Information for Community Service Workers

Do I need to apply for a substitute decision maker?

In order to apply for a substitute decision maker appointment, the case must meet the criteria set out in The Vulnerable Persons Living with a Mental Disability Act.  This means:

  • the adult with an intellectual disability in question is ‘vulnerable’ as defined in the act
  • the adult with an intellectual disability is not able to make decisions, or is not able to understand the consequences of a decision
  • a decision needs to be made
  • the person’s support network is not sufficient
  • there are no other options

In order for a substitute decision maker application to move forward, the above conditions must be met.

What is the role of supported (or assited) decision making?

Supported decision making is defined in the act as the process whereby a vulnerable person is enabled to make and communicate decisions with respect to personal care or his or her property and in which advice, support or assistance is provided to the vulnerable person by members of his or her support network.

Supported decision making is an important component of the lives of many vulnerable people.  It is an often informal arrangement that involves the individuals closest to the vulnerable person. A well-functioning supported decision making arrangement may serve all the person’s needs and prevent the need for a substitute decision maker appointment. 

It is important that Community Services Workers understand the role of supported decision making and a support network in the lives of the individuals they work with.

What is my role in the process?

Community Service Workers are often involved in applications for substitute decision maker appointments. This can include initiating an application where necessary, and supporting (or speaking against) an application brought by another person.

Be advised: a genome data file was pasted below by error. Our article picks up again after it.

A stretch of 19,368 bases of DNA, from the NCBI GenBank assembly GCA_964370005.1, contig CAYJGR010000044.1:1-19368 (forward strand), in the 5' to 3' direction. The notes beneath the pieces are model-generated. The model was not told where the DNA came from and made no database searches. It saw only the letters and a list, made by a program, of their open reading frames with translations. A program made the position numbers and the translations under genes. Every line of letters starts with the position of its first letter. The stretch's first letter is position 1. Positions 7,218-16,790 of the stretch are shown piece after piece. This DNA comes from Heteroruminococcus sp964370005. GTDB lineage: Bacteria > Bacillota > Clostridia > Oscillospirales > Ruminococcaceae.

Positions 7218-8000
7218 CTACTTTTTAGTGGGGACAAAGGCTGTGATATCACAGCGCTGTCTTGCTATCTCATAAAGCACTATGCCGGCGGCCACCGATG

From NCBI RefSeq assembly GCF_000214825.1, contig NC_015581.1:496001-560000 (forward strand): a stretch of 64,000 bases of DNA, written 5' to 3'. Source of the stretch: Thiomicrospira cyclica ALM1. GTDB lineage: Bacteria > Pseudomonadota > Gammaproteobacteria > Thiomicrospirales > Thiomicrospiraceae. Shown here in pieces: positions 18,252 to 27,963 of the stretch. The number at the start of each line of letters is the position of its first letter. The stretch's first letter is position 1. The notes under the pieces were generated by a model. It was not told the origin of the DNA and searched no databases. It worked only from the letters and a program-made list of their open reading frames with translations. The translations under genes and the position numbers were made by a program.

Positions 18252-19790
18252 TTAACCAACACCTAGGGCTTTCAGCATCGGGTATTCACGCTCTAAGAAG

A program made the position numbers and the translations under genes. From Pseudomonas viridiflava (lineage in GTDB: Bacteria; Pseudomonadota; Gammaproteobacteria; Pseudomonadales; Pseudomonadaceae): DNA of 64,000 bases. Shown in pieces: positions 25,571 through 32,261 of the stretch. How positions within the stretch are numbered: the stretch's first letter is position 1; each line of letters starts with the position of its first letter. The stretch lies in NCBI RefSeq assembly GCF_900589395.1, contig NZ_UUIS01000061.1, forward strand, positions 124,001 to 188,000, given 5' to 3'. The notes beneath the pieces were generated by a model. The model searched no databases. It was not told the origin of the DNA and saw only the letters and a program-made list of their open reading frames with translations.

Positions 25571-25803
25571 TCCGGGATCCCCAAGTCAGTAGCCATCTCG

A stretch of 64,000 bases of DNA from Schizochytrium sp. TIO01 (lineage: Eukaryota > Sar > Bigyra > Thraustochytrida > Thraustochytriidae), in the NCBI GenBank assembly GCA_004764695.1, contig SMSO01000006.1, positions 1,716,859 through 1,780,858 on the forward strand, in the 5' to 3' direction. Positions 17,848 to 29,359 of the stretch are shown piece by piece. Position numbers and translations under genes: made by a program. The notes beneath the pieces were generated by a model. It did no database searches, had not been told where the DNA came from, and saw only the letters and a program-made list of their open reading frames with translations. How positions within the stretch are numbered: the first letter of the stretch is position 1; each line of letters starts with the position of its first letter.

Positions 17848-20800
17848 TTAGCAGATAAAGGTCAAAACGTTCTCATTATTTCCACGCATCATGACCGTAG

The Commissioner’s Office seeks Community Service Worker input to assess applications.  If an application was completed by a community or family member and does not include review and a signature by the Community Service Worker involved, a Preliminary Investigation Report is sent to the worker for their review.

If a matter is referred to a Hearing Panel, the panel will also frequently request the participation of the Community Service Worker. The panel will ask questions about the adult with an intellectual disability who is the subject of the application. They may ask questions from Community Service Workers about their knowledge of the individual, the proposed substitute decision maker, and their opinion on whether the application should move forward.

It is important for Community Service Workers to participate Hearing Panels prepared to discuss the specific details of the case at hand.  This is especially true where the Community Service Worker is the one who initiated the application.

What documentation and accounting processes are in place for a Substitute Decision Maker for property?

For more information about the obligations of substitute decision makers for property

For more information about oversight and reporting

If a substitute decision maker is required, when should caregivers begin the application process?

Applications may be made at any point after an individual reaches the age of 18. However, an application does not need to be made automatically at the age of 18, as the decision to appoint a substitute decision maker relies in part on whether a decision needs to be made.

When considering whether to apply for a substitute decision maker, caregivers should ask themselves the following questions:

  • Does a decision need to be made in the foreseeable future?
  • Will the decision be a one-off, or will regular decision making be needed on a predictable basis?
  • Is the person able to make the decision with the assistance of a support network?

If a decision needs to be made on an urgent basis, caregivers may consider applying for an emergency appointment.

Does the caregiver need to involve a lawyer?

The entire process, from application, to evaluation, to hearing panel and decision, may be completed without a lawyer. However, nothing prevents an individual from consulting with a lawyer.  

The creation of the Office of the Vulnerable Persons’ Commissioner was intended to remove such situations from the courts and place them in a less formal setting, while respecting the quasi-judicial of the Commissioner.

In general, what costs are involved? Filing, etc?

There are no costs involved with filing an application with the Office of the Vulnerable Persons Commissioner, or with any of the elements of the process to name a substitute decision maker.

If a person is seeking to become a substitute decision maker for property, there may be costs associated with seeking a bond or surety. This will depend on the value of the assets of the adult with an intellectual disability.  For more detail, consult this page.